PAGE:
Tony Blair will be remembered as "a successful party leader but not as a good prime minister", Conservative leader David Cameron has said.
Mr Cameron said the Blair years were ending with 'disappointment'
Mr Cameron said the Labour leader had come to power at the 1997 general election "with great hope", but would leave government with "disappointment".
He criticised Mr Blair's handling of the NHS, saying it faced job losses and doctors had been treated "appallingly".
Mr Cameron said voters would have a "choice" at the next general election.
The Tory leader visited Crewe, in Cheshire, as part of the campaign ahead of Thursday's local elections in England.
He said: "Tony Blair's time as prime minister started with great hope but has ended with disappointment.
"It is clear that he has done some good things like making the Bank of England independent.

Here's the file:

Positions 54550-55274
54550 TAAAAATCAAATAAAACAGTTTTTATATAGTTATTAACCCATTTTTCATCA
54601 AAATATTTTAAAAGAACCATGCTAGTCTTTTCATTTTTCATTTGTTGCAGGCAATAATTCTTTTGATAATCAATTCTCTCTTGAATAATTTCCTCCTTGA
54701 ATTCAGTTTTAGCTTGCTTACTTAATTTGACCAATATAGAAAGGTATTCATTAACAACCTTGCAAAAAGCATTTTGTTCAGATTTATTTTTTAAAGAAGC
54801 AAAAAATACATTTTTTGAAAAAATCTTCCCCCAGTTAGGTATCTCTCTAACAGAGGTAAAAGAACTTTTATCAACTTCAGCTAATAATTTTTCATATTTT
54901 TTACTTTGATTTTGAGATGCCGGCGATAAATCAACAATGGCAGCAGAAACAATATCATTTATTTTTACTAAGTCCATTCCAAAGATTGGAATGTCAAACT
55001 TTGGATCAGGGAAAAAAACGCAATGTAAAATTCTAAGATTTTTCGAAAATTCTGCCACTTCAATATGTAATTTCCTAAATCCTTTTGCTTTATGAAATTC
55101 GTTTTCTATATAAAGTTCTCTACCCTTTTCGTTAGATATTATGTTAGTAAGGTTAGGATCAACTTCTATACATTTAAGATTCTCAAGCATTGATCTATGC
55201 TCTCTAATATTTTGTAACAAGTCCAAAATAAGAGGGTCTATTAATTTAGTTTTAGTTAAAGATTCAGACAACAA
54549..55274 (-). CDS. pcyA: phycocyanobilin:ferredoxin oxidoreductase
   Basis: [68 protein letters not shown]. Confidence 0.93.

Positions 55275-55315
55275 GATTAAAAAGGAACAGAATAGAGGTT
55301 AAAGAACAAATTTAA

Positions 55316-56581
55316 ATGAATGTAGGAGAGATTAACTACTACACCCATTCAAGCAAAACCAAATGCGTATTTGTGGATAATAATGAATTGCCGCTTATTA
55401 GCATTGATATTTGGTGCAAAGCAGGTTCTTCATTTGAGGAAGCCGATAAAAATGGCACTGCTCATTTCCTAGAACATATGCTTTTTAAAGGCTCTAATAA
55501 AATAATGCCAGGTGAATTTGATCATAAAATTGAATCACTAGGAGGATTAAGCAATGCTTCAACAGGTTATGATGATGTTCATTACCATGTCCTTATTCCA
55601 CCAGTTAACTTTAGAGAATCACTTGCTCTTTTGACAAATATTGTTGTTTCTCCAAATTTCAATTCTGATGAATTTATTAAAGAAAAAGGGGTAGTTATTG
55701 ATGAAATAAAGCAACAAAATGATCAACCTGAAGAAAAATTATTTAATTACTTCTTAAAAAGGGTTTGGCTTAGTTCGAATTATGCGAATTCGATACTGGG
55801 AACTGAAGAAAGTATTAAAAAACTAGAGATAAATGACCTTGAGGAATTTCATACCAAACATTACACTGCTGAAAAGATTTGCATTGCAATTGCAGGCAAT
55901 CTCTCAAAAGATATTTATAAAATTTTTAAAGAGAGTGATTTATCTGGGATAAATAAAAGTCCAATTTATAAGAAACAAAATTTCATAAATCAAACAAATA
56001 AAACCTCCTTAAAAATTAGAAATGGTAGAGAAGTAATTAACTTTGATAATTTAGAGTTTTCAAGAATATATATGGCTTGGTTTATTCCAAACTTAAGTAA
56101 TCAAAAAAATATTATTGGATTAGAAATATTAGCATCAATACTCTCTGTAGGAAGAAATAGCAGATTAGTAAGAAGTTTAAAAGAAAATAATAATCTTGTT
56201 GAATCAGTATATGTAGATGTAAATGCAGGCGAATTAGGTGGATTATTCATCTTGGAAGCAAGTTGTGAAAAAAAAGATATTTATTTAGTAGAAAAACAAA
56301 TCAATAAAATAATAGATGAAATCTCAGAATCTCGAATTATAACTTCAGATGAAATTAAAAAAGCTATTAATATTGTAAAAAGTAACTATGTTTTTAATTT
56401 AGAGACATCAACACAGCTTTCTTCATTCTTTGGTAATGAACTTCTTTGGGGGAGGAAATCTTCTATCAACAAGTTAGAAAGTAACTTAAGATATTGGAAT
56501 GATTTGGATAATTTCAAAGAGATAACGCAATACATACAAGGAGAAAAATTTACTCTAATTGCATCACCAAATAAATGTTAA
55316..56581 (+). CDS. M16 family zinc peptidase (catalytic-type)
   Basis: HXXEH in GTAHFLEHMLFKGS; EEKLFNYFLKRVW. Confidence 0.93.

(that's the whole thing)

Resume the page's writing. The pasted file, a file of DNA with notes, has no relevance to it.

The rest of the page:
"But 10 years ago he promised '24 hours to save the NHS'.
"Today, community hospitals face closure, the NHS faces more job losses than ever, maternity units are under threat, it is difficult to find an NHS dentist, and junior doctors are being treated appallingly."
Earlier, Mr Blair said that "in all probability" Chancellor Gordon Brown would succeed him as prime minister "in the next few weeks".
He added that Mr Brown was "someone who has built our economy into one of the strongest in the world, and who, as I have said many times before, would make a great prime minister for Britain".
The chancellor is expected not to face a Cabinet-level challenge for the Labour leadership when Mr Blair steps down later this month.
Speaking during a visit to Leighton Hospital in Crewe, Mr Cameron said "Tony Blair has been casting around for ages for somebody else to do the job but he couldn't find anybody.
"People in Britain should have a choice at the next election and that's what I intend to give them."
In a speech earlier, Mr Blair said 10 years of Labour government had left the UK stronger, fairer and better. He has also hailed the improvements Labour has made to the NHS.